The recent attacks in South Boston are not only sad and troubling; they’ve put our city’s residents on edge, especially women, many of whom are quoted in this Boston.com story as being “petrified” to walk alone. I felt especially shaken by Amy Lord’s brutal abduction and murder: I recently moved from South Boston to Brookline, and learned that Amy lived literally just around the corner from my former apartment. The thought that what happened to her could have happened to anyone I know is chilling.
However, I firmly believe that we can’t let these horrific events prevent us from continuing on with our lives. For example, I recently wrote a post about the pleasures of walking home after a night out. Going out at night, especially as a single woman, always comes equipped with its chances; it requires vigilance and awareness, especially in light of the attacks. And regardless of your gender, what time of day it is or which neighborhood you live in, there are precautions anyone can take to ensure his or her personal safety.
Ultimate Self-Defense & Performance Center (12 B Street, South Boston) is offering free self-defense classes to female residents of South Boston every Monday and Wednesday evening, from 7 to 8 PM, in August. Contact the dojo directly to sign up and for additional details.
Krav Maga Yashir (200 Terminal Street, Charlestown) offers free self-defense classes for women every Saturday morning from 10 to 11 AM. Advance sign-up is required.
Pepper spray and mace permits can be obtained through the Boston Police Department (application and fee are required), though the organization neither encourages nor discourages residents from obtaining either, and recommends that users follow manufacturer's instructions carefully, as the spray can be used against them.
I also spoke with Gershon Ben Keren, head instructor with Krav Maga Yashir, who offered several guidelines as a starting point when considering your own personal safety.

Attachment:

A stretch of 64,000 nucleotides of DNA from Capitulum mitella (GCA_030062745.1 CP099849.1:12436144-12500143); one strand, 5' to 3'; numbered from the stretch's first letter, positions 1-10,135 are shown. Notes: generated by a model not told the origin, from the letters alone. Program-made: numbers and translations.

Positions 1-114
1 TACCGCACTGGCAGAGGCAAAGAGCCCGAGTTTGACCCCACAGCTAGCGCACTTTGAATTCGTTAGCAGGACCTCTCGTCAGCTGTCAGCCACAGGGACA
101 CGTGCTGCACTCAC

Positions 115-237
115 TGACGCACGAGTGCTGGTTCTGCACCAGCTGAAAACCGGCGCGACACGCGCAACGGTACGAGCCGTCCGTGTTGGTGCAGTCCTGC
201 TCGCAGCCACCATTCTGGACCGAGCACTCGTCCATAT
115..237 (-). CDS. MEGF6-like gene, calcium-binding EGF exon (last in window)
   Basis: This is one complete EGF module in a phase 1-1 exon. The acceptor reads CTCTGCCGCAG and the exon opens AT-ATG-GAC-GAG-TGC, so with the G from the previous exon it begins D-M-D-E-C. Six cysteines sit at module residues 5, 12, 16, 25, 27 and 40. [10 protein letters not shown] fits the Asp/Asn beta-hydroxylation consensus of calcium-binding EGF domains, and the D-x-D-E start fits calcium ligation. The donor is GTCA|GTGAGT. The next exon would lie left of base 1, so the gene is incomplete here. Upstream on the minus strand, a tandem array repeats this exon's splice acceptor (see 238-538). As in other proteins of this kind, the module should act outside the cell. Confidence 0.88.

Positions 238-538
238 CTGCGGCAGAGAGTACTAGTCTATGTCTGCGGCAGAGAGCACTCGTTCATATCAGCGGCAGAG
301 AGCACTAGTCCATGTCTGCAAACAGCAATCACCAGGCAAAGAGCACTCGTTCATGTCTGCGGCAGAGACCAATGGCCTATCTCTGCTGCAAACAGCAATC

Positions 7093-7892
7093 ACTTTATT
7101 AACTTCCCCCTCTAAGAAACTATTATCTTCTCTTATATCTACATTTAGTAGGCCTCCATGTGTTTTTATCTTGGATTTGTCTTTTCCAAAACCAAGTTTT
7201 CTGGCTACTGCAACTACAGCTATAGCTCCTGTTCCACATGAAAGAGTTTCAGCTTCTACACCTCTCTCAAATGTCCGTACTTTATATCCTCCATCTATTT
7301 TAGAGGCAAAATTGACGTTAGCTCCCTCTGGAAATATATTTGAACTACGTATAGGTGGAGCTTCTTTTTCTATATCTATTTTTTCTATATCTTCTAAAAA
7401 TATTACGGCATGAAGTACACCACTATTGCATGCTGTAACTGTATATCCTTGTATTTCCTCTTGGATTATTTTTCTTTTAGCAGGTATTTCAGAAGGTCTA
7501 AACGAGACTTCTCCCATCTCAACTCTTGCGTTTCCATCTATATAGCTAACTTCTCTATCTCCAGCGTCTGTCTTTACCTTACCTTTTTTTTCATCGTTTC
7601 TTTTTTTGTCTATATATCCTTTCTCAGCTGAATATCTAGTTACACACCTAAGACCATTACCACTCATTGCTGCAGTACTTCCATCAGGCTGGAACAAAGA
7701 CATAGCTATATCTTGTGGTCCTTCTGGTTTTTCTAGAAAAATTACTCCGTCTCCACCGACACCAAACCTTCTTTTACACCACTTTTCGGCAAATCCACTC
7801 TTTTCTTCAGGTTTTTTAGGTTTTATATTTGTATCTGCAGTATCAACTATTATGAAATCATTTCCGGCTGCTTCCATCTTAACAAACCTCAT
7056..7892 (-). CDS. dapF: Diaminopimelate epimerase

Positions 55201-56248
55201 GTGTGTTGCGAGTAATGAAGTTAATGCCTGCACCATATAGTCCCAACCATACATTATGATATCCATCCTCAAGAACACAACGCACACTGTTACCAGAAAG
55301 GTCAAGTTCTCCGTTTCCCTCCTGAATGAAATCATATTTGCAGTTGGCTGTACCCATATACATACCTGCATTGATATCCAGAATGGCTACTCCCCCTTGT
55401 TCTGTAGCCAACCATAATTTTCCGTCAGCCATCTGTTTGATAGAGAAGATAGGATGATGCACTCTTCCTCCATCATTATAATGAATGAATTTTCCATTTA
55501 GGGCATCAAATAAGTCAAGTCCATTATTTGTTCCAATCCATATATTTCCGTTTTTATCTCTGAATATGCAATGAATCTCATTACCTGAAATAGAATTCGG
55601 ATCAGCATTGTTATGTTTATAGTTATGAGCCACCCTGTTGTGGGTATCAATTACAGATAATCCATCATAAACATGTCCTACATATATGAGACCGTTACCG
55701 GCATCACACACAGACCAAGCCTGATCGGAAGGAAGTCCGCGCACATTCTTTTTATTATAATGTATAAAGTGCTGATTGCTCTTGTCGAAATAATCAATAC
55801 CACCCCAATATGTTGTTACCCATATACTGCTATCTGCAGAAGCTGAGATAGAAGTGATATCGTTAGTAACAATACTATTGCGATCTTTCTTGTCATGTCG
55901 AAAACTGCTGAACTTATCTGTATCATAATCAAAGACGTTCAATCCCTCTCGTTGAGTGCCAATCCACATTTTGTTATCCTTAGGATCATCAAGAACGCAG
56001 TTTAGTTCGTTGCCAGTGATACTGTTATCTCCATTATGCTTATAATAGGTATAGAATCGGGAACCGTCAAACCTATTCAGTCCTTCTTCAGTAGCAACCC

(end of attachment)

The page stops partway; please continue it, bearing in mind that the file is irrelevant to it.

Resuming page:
Walk tall, confidently and with purpose. Try to move your arms and legs in a fluid manner, so that you appear well-coordinated.
Don’t talk on your mobile phone. It serves as a distraction, and a predator isn’t concerned that someone might know where you are. Individuals can gravely underestimate the speed at which a violent assault can occur. Instead, pay attention to your surroundings.
If you believe someone is following you, don’t be afraid to turn around and confront them by asking if they’re following you. If someone has the intention of assaulting you, you’ll likely catch them off-guard.
If driving, don’t use your car’s remote to locate your car. Flashing lights from a remote starter/lock can indicate to a potential predator that you’re unaware of your surroundings. Try your best to remember where you’ve parked—write down a description of the area before you leave your car if necessary.
Trust your instincts. If something feels unsafe about a situation—whether you’re with a group of people or by yourself—follow your instincts and remove yourself from that environment as quickly as possible.
You can also listen to Keren discuss additional self-defense tips in his interview with WBUR here.
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